Pruning the roots of a plant is something that tends to give a lot of respect to those who are less accustomed to it, but it is a very common and usual technique, which can provide great benefits to a plant when carried out properly. If you want to learn when to do root pruning and how to do it, stay and keep reading this article in which we show you a simple and practical guide on the subject.
When To Prune Roots
There are several reasons to prune the roots of a plant. Roots are the organ by which the plant absorbs nutrients, but this absorption can only be carried out by the root hairs, which only young roots have.
For this reason, the roots of the plant never stop growing, and especially in the case of potted plants, they end up colonizing all the available space, exhausting the nutrients and requiring a transplant to a larger container or simply a renewal of the space by pruning the roots.
Cutting the roots when transplanting the plant to a new space or container can also help it to develop better and adapt more quickly to its new space, stimulating the growth of new roots, even in the case of outdoor plants.
Of course, pruning should always be done during the plant’s vegetative rest period, so that we stress it and damage it as little as possible. In most cases, this means that pruning should be carried out sometime between late autumn and winter.
How To Prune The Roots Of a Potted Plant
When a potted plant has grown too much, its roots end up sticking to the ends of the container and create a solid mass that ruins the properties of the substrate, eventually causing, with time, the death of the plant. In these cases, it is necessary to resort to root pruning in time, whether the individual is transplanted to a larger space or if we want to keep it in that same container to prevent it from growing more. Follow these steps:
- Start by removing the plant from its current pot. If the size of the plant allows it, turn it upside down, carefully picking up the root ball. If it is too large for that, turn it on its side and roll it over, gently tapping the sides, to separate it from the pot. If you still can’t remove it because the roots are too clogged, you can water it. It will be heavier, but it will also separate more easily.
- Once you have the root ball separated, take a sharp knife and sterilize it with alcohol. Then, very carefully, cut the outermost part that touched the pot, both soil and roots, making a tighter circle than the one the pot formed. Cut the thin and thin roots without fear, but avoid damaging those that you notice of solid wood, as well as primary roots like a bulb, which would kill the plant very probably.
- After cleaning the outer layer, carefully remove the soil with your fingers or a pick so that you can examine the condition of the roots. Prune darkened roots or those that look soft or wet, and apply fungicide if necessary.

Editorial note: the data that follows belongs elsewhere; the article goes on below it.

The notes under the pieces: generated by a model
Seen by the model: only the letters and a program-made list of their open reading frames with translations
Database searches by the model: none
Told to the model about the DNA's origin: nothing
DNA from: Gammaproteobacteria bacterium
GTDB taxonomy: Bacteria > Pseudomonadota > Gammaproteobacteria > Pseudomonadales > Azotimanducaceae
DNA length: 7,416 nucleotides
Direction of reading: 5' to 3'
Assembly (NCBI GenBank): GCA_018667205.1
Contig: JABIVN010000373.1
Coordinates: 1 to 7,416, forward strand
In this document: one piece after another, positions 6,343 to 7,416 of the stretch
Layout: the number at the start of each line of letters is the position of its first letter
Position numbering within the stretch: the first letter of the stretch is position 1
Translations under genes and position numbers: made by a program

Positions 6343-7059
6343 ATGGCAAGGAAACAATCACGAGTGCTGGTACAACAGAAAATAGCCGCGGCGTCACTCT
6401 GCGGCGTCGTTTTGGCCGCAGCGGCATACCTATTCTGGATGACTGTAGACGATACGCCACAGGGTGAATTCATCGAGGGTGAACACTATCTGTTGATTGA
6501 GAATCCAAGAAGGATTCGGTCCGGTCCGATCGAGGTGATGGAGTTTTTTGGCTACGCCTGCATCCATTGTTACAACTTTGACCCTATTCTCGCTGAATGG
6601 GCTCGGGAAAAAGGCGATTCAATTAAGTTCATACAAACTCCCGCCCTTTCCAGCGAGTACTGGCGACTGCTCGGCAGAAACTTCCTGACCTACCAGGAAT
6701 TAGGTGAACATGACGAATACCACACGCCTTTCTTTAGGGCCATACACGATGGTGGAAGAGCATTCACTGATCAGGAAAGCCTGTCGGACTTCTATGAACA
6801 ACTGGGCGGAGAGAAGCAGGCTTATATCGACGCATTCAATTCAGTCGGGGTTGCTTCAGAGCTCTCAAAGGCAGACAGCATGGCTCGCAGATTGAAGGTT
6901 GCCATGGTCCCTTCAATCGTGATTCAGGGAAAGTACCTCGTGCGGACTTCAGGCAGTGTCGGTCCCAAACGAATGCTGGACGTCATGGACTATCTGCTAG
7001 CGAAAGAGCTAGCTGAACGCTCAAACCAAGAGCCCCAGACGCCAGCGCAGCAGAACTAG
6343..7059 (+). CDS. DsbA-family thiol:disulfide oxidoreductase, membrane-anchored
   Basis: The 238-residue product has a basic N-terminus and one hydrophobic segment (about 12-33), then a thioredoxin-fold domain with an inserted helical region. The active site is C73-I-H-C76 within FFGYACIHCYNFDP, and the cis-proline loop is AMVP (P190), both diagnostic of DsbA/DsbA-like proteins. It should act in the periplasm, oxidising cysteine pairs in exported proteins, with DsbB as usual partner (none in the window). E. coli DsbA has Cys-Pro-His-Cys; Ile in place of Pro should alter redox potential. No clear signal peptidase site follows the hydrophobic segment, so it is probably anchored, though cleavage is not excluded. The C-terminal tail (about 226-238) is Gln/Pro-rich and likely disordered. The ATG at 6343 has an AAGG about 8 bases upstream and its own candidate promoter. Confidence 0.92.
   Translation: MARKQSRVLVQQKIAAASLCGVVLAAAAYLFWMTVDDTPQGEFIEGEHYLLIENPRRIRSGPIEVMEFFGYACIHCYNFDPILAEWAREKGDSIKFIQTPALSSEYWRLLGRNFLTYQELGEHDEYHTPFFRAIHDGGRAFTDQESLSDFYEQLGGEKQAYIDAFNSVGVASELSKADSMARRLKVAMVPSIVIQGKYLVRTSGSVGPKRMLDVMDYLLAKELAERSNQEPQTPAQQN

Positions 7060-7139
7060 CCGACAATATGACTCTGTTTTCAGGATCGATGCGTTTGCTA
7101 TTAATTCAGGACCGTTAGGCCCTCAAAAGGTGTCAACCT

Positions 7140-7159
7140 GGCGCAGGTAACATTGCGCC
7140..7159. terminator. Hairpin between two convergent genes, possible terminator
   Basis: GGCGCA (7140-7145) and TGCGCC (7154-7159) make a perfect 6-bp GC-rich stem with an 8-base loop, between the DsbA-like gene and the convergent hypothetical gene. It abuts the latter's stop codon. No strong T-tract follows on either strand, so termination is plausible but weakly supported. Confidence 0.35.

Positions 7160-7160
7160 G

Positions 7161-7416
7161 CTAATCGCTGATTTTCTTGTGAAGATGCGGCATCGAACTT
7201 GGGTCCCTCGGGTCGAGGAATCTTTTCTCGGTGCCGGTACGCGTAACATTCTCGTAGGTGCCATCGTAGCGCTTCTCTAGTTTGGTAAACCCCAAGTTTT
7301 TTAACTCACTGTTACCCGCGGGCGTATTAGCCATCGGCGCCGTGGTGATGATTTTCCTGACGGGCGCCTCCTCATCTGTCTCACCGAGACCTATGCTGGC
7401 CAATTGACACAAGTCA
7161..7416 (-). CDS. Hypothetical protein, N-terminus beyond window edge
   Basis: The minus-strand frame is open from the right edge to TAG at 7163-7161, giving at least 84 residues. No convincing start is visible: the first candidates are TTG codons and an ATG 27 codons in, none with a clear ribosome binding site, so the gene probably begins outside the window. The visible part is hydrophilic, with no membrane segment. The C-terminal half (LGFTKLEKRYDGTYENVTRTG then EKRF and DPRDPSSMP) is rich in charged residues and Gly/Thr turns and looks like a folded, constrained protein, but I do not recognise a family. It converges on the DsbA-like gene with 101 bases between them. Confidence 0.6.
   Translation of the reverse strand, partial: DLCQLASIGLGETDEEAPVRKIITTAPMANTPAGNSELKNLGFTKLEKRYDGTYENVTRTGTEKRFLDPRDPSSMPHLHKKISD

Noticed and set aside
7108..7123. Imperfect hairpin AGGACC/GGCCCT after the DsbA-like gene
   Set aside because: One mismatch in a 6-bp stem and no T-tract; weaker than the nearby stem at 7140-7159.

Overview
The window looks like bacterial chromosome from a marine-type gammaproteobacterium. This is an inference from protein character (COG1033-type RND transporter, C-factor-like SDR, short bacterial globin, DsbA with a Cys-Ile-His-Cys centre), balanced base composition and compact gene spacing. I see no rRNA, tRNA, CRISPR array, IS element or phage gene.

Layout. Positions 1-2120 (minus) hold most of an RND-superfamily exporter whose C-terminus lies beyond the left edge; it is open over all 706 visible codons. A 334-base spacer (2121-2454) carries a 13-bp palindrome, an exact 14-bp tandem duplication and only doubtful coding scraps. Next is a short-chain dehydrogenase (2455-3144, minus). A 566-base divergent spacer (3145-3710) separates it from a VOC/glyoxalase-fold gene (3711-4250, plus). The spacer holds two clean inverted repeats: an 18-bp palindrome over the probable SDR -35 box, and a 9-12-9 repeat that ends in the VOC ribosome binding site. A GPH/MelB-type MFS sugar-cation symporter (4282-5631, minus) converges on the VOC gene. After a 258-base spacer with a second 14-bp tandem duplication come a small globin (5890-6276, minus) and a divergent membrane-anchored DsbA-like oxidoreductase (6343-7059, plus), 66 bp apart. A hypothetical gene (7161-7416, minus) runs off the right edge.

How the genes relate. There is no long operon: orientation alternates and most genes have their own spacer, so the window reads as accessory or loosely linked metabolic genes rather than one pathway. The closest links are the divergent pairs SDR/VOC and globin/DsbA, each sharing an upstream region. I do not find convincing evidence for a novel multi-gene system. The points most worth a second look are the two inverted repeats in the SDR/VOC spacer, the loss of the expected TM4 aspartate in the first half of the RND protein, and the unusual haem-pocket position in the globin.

- Carefully disentangle the roots as much as possible, and trim the root ball to a maximum of one-third of its original size, i.e., reduce the size of the plant.
- Finally, you can plant the root ball again in a new container, with a new substrate and enriched with fertilizer, although the new roots will be more efficient in absorbing nutrients, so it will need less than before. Give the plant a few days in a semi-shaded location to recover and after a week you can return it to its final location.
Root Pruning Trees
Before you start pruning the roots of a tree you need to evaluate its state of health. If after checking it you get bad results, we recommend not to prune it. This also applies to old trees that cannot cope with this type of treatment. Similarly, avoid performing this type of operation if the tree does not have good stability. Keep in mind these tips for pruning the roots of a tree:
- Pruning the roots is a process that will put the tree to the test, so if you are not an expert it is always better to resort to professionals.
- If you have all the knowledge you need to prune the roots of a tree, start by determining the optimum size of the root ball to avoid overly aggressive pruning. Next, you need to calculate and mark the drip line that the tree needs to hydrate so that pruning does not interrupt this necessary process of growth.
- If you want to make sure you prune correctly, never remove more than 20% of the above-ground roots. To remove them, use a sharp spade to cut only the necessary roots and make a clean cut to avoid possible diseases.
- Finally, make sure you have adequate moisture after pruning. To do this, water constantly to keep the area near the roots with optimum humidity, avoiding waterlogging.
- Also, remember that each species prefers a different season of the year for this type of treatment. Consult the characteristics of your tree to avoid pruning during the flowering and growing months.
We hope this article about root pruning will be useful. We recommend our article about when prune fruit trees.